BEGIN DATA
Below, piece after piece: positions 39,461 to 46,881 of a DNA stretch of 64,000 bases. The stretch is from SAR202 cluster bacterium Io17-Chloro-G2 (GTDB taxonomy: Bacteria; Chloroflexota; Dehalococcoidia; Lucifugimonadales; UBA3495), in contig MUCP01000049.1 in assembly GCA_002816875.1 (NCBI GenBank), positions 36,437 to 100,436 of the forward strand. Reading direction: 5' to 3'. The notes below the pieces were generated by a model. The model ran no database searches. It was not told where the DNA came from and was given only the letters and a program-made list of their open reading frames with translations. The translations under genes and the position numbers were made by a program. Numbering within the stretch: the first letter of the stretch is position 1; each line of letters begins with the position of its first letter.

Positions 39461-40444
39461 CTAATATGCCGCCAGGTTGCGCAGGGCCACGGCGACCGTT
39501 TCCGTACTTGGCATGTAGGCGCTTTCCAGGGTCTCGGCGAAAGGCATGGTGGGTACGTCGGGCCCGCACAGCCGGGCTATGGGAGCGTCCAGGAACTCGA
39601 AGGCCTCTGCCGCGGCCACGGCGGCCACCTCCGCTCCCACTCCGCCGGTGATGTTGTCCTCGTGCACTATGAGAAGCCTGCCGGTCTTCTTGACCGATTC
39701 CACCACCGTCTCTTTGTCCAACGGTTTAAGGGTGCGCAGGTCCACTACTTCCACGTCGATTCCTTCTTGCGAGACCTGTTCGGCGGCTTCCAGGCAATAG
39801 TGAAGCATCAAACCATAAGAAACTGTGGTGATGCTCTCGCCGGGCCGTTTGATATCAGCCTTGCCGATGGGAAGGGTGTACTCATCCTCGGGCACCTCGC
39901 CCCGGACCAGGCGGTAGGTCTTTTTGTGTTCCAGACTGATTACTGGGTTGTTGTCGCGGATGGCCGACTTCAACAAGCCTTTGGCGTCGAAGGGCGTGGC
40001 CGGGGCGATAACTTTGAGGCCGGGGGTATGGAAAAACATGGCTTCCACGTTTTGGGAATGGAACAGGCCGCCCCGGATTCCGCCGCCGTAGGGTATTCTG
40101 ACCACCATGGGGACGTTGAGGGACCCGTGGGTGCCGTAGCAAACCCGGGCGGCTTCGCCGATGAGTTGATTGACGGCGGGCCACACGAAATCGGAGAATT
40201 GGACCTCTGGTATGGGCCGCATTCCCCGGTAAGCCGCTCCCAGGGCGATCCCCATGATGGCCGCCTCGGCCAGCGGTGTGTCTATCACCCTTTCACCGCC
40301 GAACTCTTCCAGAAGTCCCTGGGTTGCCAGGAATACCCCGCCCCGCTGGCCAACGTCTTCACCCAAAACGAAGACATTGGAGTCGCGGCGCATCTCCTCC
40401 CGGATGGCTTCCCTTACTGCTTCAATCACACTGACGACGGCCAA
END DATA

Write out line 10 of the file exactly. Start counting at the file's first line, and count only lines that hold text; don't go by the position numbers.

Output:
40101 ACCACCATGGGGACGTTGAGGGACCCGTGGGTGCCGTAGCAAACCCGGGCGGCTTCGCCGATGAGTTGATTGACGGCGGGCCACACGAAATCGGAGAATT